In 2004 Aro hosted the Age of Kings ‘Pretty Town Contest’ whereby contestants design a pretty town for others to explore. ‘A Wanderer’s Dream’ is one of these submissions to the contest and ultimately did not make it in top place. The theme for the competition was a swamp, and ‘A Wanderer’s Dream’ does fairly well in conveying this.
A Wanderer’s dream does not factor very well in enjoyment, which is the primarily what this category is all about, instead, it does well in map design. The player’s objective in this scenario is to explore the surrounding land and its towns by following the set flags. In short, I really did not enjoy walking around this map. There was simply nothing remarkable to keep my attention, nothing that interesting. On top of that, there were simply not enough instructions to keep me attentive and the notion of going back and forwards all the time to follow the flags that pop up everytime you hop on one was just not my cup of tea. The flags were also quite confusing to find, as there was no indications as to where they were. In short, it is kind of boring. No replay value. The game would do well to have had a tour guide, so that, with every important area you arrived at, such as a settlement, the guide could tell you about it and the land around. This would make for a much more interesting play because people would be drawn into the history of the world. Instead, we are left to wander into the towns and villages and marshlands, wandering of their history, waiting for something to pop up to keep our interest. The structure of flags was very annoying and disorganised, the player forced to repeatedly retrace his steps across the entire map to reach the next flag, nothing interesting along the way to keep the player motivated to continue his journeys. Rather, the strength of this game rests solely on the basis of a well-designed map with many creative aspects. The map, consisting of a swamp, being the theme of the contest, is vast and with many settlements to explore. The ideas are without doubt interestingly conveyed, but could have had more to keep not only my full interest, but also my motivation to continue exploring. Furthermore I encountered a bug, which hindered me from further play. When I was to enter House Harkonnen’s fortress by boat, I could not pass through the gates, the thin strip of land underneath the gateway preventing me from doing so. I could not find another way to get to the next flag. I also found that the waterfall was walkable, no invisible cliff to prevent players from going down on it. In all I love these type of scenarios, and I liked this one, but more effort could be added to further enhance its ability to deal out enjoyment.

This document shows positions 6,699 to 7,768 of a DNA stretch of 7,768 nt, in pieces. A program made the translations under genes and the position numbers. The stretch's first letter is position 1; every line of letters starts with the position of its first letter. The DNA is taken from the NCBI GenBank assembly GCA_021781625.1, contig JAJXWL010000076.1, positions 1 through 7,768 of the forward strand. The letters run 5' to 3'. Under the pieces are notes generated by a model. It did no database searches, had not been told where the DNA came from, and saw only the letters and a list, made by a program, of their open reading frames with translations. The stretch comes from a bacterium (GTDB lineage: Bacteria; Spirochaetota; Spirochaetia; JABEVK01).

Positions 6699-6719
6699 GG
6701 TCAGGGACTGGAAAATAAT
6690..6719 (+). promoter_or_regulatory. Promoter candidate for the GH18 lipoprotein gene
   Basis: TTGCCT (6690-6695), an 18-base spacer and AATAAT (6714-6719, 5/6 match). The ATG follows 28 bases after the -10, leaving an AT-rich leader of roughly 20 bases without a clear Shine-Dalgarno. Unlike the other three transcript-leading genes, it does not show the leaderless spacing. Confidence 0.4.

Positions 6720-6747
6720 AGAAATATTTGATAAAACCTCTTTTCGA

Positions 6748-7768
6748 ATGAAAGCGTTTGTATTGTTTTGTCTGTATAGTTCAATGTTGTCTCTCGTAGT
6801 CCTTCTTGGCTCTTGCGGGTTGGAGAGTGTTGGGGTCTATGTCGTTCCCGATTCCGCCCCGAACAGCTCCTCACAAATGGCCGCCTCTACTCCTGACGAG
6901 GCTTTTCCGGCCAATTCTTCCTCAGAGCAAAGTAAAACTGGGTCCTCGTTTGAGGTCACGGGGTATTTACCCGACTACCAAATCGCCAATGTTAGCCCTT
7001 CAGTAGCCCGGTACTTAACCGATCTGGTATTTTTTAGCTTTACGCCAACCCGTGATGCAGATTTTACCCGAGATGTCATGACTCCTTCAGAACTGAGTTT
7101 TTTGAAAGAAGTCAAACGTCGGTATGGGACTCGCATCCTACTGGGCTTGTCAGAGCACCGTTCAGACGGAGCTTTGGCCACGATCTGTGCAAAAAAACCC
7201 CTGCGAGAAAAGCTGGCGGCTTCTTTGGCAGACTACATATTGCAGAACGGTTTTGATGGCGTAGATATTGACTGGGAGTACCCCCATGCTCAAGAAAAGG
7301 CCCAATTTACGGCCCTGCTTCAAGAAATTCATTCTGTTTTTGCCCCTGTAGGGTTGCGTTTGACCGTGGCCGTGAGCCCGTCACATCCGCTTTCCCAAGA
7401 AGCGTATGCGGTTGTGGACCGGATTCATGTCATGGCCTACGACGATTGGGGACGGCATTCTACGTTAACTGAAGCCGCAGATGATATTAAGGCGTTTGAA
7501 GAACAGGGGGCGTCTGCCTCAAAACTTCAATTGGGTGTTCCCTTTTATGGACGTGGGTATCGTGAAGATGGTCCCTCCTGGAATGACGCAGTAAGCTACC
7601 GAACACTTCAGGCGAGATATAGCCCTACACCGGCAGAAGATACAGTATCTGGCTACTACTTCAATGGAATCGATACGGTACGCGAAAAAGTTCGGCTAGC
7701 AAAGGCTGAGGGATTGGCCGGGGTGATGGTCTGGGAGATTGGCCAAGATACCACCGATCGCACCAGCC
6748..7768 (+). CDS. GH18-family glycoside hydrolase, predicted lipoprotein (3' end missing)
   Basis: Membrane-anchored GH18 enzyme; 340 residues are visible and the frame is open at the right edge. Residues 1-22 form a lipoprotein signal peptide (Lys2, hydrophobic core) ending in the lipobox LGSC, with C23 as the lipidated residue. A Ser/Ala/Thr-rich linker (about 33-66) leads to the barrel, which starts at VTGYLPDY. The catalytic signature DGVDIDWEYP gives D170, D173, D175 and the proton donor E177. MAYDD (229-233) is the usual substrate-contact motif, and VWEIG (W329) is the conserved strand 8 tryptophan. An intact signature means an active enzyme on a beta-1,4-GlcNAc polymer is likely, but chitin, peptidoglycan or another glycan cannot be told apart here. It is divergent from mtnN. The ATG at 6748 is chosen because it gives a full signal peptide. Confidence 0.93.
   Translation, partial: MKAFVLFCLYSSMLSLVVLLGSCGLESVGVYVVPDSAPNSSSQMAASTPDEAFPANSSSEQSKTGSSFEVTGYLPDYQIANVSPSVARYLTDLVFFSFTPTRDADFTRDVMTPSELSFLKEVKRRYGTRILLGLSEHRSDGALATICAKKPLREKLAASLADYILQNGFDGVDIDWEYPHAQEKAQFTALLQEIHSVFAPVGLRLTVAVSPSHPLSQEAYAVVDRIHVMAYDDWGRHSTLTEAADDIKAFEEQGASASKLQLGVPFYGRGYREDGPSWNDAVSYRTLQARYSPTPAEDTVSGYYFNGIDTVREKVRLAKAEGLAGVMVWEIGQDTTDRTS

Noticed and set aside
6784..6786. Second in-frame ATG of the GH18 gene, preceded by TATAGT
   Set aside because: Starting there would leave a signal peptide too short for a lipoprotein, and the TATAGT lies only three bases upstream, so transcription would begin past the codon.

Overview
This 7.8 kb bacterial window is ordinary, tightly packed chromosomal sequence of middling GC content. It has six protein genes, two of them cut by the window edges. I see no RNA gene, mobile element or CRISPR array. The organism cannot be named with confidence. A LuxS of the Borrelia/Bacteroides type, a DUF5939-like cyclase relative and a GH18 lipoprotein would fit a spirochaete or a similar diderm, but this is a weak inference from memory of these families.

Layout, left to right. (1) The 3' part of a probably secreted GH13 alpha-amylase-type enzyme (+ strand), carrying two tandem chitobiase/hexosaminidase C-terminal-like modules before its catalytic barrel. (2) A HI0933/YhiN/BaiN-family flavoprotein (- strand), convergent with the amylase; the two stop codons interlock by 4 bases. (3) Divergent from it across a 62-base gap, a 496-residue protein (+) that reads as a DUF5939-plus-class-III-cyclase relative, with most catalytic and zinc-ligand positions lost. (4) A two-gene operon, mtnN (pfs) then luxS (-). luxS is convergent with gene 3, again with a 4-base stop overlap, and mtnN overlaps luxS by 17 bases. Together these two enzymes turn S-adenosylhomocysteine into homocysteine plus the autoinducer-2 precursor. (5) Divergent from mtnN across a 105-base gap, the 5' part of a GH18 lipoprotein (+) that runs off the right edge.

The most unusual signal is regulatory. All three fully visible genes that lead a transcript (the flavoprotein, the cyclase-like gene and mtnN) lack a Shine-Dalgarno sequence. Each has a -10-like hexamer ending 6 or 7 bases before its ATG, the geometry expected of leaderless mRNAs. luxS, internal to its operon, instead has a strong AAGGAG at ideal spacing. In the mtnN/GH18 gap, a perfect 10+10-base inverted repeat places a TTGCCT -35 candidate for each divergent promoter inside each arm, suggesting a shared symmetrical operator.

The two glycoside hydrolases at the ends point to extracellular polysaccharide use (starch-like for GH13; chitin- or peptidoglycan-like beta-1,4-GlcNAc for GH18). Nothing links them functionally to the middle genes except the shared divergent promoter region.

Balance in a Pretty Town scenario is rather subjective. There was no fighting, thus no difficulty, and thus Balance cannot rate this scenario. It is fair to award this category with a full rating since fighting was clearly not the author's intent.
Creativity in this scenario is best seen through aspects such as the little renaming of respective characters like the Guild Observer, Baron Harkonnen, Leto Atreides and a wraith but mostly in the map design. The map is a design of a swamp and does okay in conveying this. The heavy use of mud paths and flowers are nice and creative in conveying a ‘boggish’ effect, if not a little over-done, and the fortress of House Harkonnen surrounded and crisscrossed by water is great. House Harkonnen is probably the most creative part of the design with water running through gateways, allowing allied ships only to pass through, little islands within the walls supporting buildings and with many farms in the south east of the fortress flooded with water and mud paths and plants. In addition you will find spawning flags that indicate the path you are to take, stepping stones and a waterfall.